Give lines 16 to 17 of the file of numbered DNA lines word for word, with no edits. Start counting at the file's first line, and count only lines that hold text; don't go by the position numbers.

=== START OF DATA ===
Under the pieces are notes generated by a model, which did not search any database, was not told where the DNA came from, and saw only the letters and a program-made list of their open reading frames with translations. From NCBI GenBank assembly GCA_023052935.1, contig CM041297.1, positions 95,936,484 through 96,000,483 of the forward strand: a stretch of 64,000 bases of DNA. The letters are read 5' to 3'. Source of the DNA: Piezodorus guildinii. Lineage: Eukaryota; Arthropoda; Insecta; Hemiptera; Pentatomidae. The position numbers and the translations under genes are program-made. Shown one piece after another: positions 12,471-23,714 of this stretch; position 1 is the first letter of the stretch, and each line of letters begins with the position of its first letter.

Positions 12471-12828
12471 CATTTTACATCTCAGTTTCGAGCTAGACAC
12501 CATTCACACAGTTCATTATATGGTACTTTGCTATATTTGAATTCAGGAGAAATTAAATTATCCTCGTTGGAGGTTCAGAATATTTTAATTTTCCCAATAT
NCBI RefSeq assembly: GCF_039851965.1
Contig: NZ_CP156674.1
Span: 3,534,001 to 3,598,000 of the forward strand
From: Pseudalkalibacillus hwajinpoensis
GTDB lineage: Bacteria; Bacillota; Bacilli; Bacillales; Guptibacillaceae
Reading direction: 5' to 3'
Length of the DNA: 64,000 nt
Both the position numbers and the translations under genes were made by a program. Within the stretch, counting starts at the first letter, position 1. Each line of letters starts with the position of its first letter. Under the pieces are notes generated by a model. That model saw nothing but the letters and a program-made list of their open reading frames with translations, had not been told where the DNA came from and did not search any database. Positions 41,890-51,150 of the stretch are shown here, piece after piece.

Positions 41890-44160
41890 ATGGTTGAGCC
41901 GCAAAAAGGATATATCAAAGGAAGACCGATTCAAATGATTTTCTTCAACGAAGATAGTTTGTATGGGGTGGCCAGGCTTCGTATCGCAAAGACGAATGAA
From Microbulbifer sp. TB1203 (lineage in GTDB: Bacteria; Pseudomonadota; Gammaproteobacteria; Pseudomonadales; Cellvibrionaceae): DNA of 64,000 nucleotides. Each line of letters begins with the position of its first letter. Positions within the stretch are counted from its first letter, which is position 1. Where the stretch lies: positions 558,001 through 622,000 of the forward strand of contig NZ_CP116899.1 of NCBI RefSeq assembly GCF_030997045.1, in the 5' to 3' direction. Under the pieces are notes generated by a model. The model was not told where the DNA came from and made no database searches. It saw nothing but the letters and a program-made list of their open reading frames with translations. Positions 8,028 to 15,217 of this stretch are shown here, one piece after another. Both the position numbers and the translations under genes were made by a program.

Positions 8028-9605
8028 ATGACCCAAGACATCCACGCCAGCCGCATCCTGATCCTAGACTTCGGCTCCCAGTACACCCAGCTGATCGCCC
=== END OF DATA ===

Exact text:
From Microbulbifer sp. TB1203 (lineage in GTDB: Bacteria; Pseudomonadota; Gammaproteobacteria; Pseudomonadales; Cellvibrionaceae): DNA of 64,000 nucleotides. Each line of letters begins with the position of its first letter. Positions within the stretch are counted from its first letter, which is position 1. Where the stretch lies: positions 558,001 through 622,000 of the forward strand of contig NZ_CP116899.1 of NCBI RefSeq assembly GCF_030997045.1, in the 5' to 3' direction. Under the pieces are notes generated by a model. The model was not told where the DNA came from and made no database searches. It saw nothing but the letters and a program-made list of their open reading frames with translations. Positions 8,028 to 15,217 of this stretch are shown here, one piece after another. Both the position numbers and the translations under genes were made by a program.

Positions 8028-9605